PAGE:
Salafist preacher Hazem Salah Abu-Ismail, ex-intelligence chief Omar Suleiman and Muslim Brotherhood leading figure Khairat El-Shater will each appeal the decision of the Supreme Presidential Electoral Commission (SPEC) to eliminate them from Egypt's presidential race. The three were officially disqualified as presidential candidates Saturday, along with seven others.
Immediately after the announcement of the decision, Abu-Ismail lashed out at SPEC while speaking to Salafist channel El-Hekma TV. He stressed that he had not been officially informed of the decision until 10pm Cairo time Saturday, hearing of his elimination through the media, which – from his perspective – reflects the illegality of the decision.
Abu-Ismail also alleged that the SPEC had arbitrarily dismissed a State Court verdict, which was issued on Wednesday, mandating that the interior ministry provide him with an official document stipulating that the ministry could not conclusively prove that his mother held a foreign nationality – a staus that would automatically disqualify him as a candidate for president.
Sources in SPEC, which, pursuant to Article 28 of the March constitutional declaration, is not subject to judicial authority, told Ahram Online that Abu-Ismail was eliminated because evidence had emerged that his mother actually held US citizenship.
“As a lawyer, I say that what happened is a dangerous excess [by the SPEC],” Abu-Ismail said. “The commission cannot look into a case that a court of law has already ruled upon; its mission is only to verify the documents it has at its disposal, which is an administrative task and not a legal one.”
Abu-Ismail also lambasted Sami Anan, army chief-of-staff and second-in-command of the ruling Supreme Council of the Armed Forces (SCAF), accusing him of involvement in what he described as a “game run by state institutions.”
“I know he [Anan] planned for certain things; I know witnesses who can collaborate my claims,” the Salafist cleric stated without elaboration.
For his part, Muslim Brotherhood candidate Khairat El-Shater was quoted by Ikhwan Online, the Brotherhood’s English-language website, as saying: “The issue is not who will run. What matters is safeguarding freedoms and the continuation of the revolution.”
On his Twitter account, Al-Shater said: “We will not give up freedom.”
Ikhwan Online also reported that Mukhtar Ashri, chairman of the legal committee of the Brotherhood’s Freedom and Justice Party (FJP), had announced plans to submit a formal grievance against the SPEC for its decision.
SPEC sources say El-Shater was declared ineligible to run for president because of a previous criminal conviction, noting that the pardon he received earlier from the SCAF had not been acknowledged by the SPEC.
El-Shater’s questionable legal status was cited as a reason why the Brotherhood had opted to field a second, alternate presidential candidate, FJP head Mohamed Morsi.
In 2006, El-Shater was accused of money laundering and of funding the then-banned Brotherhood group. The case was referred to the military prosecution, which sentenced him in 2008 to seven years in prison. He was only released four years later, after the ouster of longstanding president Hosni Mubarak in February 2011, for health reasons.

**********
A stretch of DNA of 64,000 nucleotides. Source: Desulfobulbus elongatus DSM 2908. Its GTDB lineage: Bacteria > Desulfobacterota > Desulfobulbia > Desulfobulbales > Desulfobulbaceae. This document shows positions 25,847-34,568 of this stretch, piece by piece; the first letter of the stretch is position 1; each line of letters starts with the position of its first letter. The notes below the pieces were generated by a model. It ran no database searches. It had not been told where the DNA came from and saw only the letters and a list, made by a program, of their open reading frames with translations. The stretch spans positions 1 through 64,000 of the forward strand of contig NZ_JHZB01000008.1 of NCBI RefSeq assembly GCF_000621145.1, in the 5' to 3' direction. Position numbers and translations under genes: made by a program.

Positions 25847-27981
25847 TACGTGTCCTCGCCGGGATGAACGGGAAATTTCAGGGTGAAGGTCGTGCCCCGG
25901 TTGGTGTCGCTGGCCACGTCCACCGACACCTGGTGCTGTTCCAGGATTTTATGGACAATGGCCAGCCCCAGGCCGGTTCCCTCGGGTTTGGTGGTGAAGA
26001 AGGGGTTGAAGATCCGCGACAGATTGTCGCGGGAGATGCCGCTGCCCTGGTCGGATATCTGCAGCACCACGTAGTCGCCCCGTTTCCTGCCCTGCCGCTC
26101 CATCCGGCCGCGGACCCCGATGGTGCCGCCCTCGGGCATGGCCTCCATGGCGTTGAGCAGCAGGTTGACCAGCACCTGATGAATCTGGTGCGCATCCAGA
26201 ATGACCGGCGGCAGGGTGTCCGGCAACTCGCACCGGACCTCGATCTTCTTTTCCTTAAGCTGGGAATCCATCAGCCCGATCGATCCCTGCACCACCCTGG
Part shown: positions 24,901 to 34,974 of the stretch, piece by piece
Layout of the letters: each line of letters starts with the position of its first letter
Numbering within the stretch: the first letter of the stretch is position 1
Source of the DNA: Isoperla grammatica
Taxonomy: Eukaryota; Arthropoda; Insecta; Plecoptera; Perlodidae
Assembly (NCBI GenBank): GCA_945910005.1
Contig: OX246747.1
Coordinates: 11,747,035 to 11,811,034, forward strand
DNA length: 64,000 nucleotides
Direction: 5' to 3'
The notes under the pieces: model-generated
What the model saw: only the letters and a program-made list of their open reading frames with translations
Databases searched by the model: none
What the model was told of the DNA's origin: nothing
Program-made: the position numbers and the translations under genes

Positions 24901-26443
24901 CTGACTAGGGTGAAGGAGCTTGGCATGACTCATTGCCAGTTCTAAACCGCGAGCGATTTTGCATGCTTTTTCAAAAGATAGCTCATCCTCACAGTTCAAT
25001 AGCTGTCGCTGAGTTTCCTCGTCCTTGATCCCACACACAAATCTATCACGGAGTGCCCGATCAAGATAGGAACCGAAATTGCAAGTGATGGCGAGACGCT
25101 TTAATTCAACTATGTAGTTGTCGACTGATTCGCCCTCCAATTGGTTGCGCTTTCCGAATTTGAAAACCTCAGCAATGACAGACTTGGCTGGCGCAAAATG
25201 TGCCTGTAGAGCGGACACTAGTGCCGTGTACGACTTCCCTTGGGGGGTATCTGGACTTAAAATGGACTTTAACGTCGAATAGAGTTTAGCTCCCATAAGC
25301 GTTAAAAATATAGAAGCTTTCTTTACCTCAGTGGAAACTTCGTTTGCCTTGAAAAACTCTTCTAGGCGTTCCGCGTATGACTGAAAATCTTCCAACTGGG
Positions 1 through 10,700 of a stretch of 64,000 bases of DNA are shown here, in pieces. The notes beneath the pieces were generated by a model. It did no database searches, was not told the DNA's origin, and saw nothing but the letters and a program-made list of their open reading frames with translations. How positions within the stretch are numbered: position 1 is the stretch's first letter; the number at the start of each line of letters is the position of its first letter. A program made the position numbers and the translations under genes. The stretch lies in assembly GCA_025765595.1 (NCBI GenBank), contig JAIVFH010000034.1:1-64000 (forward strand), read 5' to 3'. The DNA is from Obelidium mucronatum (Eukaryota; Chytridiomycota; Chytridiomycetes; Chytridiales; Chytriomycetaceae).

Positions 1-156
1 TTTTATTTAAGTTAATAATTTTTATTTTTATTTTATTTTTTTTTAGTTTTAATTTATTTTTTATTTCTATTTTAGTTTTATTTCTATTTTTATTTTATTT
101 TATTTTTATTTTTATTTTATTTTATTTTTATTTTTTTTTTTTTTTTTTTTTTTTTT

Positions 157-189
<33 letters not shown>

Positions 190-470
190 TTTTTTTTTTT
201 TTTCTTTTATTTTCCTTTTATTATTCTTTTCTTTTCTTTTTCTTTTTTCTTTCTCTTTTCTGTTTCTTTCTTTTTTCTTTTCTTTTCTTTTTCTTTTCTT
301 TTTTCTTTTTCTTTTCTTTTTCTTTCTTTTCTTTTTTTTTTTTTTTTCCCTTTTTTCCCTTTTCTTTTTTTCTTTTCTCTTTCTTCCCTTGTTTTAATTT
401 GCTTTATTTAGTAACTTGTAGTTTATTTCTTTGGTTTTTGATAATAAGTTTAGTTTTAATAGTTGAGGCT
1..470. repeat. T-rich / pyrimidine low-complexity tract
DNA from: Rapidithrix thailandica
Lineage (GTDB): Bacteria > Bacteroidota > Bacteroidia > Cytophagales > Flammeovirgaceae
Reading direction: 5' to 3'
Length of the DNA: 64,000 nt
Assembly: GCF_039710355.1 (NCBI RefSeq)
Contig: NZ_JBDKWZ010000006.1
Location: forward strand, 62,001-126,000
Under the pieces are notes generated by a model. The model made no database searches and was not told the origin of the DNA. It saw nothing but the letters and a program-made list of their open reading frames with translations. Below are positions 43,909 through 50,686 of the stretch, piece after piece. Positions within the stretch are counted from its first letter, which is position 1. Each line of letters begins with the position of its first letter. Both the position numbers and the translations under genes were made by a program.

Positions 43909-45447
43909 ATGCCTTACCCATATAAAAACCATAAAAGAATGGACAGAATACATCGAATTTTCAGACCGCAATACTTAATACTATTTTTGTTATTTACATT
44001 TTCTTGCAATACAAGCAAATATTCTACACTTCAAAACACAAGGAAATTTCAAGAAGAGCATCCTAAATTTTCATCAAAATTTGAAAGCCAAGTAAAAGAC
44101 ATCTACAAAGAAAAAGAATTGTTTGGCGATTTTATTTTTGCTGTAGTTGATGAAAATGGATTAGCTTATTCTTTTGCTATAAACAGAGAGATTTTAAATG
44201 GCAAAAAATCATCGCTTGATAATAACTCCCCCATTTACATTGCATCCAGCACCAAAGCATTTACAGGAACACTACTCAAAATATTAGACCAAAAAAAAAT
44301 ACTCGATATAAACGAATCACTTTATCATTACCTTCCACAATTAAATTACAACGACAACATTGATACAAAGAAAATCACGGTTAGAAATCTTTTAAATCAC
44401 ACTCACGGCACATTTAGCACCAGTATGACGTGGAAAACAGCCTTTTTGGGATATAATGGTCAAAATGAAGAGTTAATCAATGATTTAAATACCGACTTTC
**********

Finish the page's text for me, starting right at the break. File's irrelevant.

Suleiman, who also briefly served as vice-president during last year's 18-day uprising, has yet to comment on his elimination from the race, although Ahram Online has verified his intention to appeal the SPEC decision.
Sources from the SPEC told Ahram Online that Suleiman’s campaign did not fulfil all requirements for candidature, saying his endorsement forms had not been properly gathered from citizens across 15 Egyptian governorates.
Earlier Saturday, a source close to Suleiman’s presidential campaign, speaking on condition of anonymity, told Ahram Online that “rumours about his ineligibility for the the presidential race were not entirely unfounded.” The source went on to say that around half of the registered recommendations that Suleiman turned into the SPEC “are forged.”
Additionally, Suleiman, along with Mubarak’s last prime minister Ahmed Shafiq, could both be eliminated, in any case, should a Disenfranchisement Law passed recently by parliament be signed into law by the SCAF. The law bars anyone associated with the former regime over the past ten years from contesting the presidency.
SPEC head Farouk Sultan has said that disqualified candidates could appeal against the decision up until Monday.
Other presidential hopefuls to have been ruled out of the race are acid-tongued lawyer Mortada Mansour; liberal Ghad Al-Thawra Party founder Ayman Nour; English teacher Ibrahim El-Gharib; former state director of antiquities in central Upper Egypt Ahmed Awad; ex-general intelligence officer Mamdouh Qutb; Egypt Arab Socialist Party candidate Hossam Khairat; and Ashraf Barouma of the Egypt Kanana Party.
At a press conference held at his residence in Alexandria late Saturday, Nour, too, said that he would appeal his elimination. The veteran opposition figure was ruled ineligible having been convicted previously on criminal charges. As in El-Shater's case, the pardon Nour earlier received from SCAF was not acknowledged by the SPEC.
Nour says he plans to ask Field Marshal Mohamed Hussein Tantawi to alter Article 60 of the constitutional declaration, which concerns the SPEC, along with Article 28.
Commenting on Abu-Ismail’s elimination, Nour said it had nothing to do with the preacher's mother’s nationality, asserting that the Salafist frontrunner had been ruled out as a result of a “political decision.”
Media reports also confirmed that Qutb would appeal against his disqualification. Qutb’s elimination came as a result of the resignation of his El-Hadara Party's parliamentary bloc.
Egypt's first post-Mubarak presidential elections will take place on 23 and 24 May, with a runoff round – if necessary – slated for 16 and 17 June. The new president will be officially named on 21 June.